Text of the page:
Back in those days, Airfones were on board many planes, often in convenient seat back locations. Reports based on FBI information show 35 calls were placed from Airfones on that flight.

Cell phone technology was not yet available nor needed.
Joe Keifer 4
Roger that. I was basing my opinion on that movie "Flight 93" that portrayed some of the calls being originated on cellular/mobile phones. It wouldn't be the first time that Hollywood got the facts wrong.
Craig Good 3
Maybe you think it wasn't possible but that doesn't change the fact that it happened.
Joe Keifer 3
I'm good with my opinion and thanks for yours!
N Walsh 0
Dead on with that comment. That whole story never held water.
D Rotten -7
Yes; you are CORRECT! There were NO 'phone calls' from airplanes that day.

[This comment has been downvoted. Show anyway.]

James Driskell 14
There was a lot of noise about frequency saturation before this came about but no one at the FAA or FCC was listening. Radar altimeters are important, 5G isn't.
ADXbear 5
How hell did this conflict get missed? Or tested with 5g phones.. sounds like many cities will have to drop 5g..
sparkie624 9
Very Easily, the FAA Was sleeping and the FCC Wasn't and didn't care! they wanted the Money for the Spectrum. Greed!
Colin Seftel 5
I disagree, the difference between the top of the 5G C-band and the bottom of the radalt band is 220MHz. The FCC's spectrum allocation is perfectly justifiable from an engineering perspective. No airworthy radalt could be affected, but the FAA are being ultra-cautious, as they should be.
Kairho Carroll 5
Please read the PPP linked by Forrest Phillips above: According to that, even a 10x larger guard band could still be detrimental.
mbrews 1
Thanks for the link, Kairho. Slide 15 shows the basic risk to Radar Altimeter being overwhelmed by high power 5G.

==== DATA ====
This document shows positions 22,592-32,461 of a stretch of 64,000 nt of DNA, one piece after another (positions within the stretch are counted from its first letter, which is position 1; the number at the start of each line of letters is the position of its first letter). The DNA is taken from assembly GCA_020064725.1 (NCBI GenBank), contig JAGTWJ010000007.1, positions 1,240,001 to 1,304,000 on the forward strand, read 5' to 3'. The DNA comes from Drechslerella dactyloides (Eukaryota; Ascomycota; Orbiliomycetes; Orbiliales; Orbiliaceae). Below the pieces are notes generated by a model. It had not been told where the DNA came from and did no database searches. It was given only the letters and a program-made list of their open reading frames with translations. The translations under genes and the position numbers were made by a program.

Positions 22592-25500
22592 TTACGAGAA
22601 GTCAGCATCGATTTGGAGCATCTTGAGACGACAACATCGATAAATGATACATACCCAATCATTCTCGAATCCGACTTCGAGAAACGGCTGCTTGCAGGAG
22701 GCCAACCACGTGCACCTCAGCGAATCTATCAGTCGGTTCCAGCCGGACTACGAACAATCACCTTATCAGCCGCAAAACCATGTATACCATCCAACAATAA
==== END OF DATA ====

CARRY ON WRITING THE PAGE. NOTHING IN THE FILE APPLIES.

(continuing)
" ...Radar altimeters are inherently wideband systems, and currently have no requirements for front-end rejection—may be more susceptible to blocking than other types of receivers..."
bentwing60 2
James is spot on, "LightSquared" comes to mind, and replied to on another thread. It Was a big deal with a lot of big money invested and lost. And sparkie hits another homer!
dmedders -1
Government agencies not doing their jobs…SHOCKING.
Forrest Phillips 4
So this article talks about "potential" risks, etc. That made me wonder what studies had actually been done. A quick search yielded this interesting document:
Jeff Jones 3
Agreed the FAA should take action.
JSilva35 1
In HAM radio transmissions, the FCC requires the person transmitting the signal to make the correction to the interference, NOT THE PERSON RECEIVING THE SIGNAL. This is total B.S.
DGR Rathborne 1
question : other than the USA and Canada , are there any other countries have the same concern ? And if so what are they doing about it ? These are very serious concerns . But i don't have enough knowledge , to offer a comment . Can any one assist me ? Thank you ........DGR
Chris B -1
Why didn’t the FAA object to the FCC’s proposal to do this ?

Total FAA failure to recognize and see the big picture.

[This comment has been downvoted. Show anyway.]

Bandrunner 4
Back in your box, you.
Larry Iglehart 2
10/4 Bandrunner.Rebel is a pod.


Don't have an account? Register now (free) for customized features, flight alerts, and more!
This website uses cookies. By using and further navigating this website, you accept this.
Did you know that FlightAware flight tracking is supported by advertising?
You can help us keep FlightAware free by allowing ads from We work hard to keep our advertising relevant and unobtrusive to create a great experience. It's quick and easy to whitelist ads on FlightAware or please consider our premium accounts.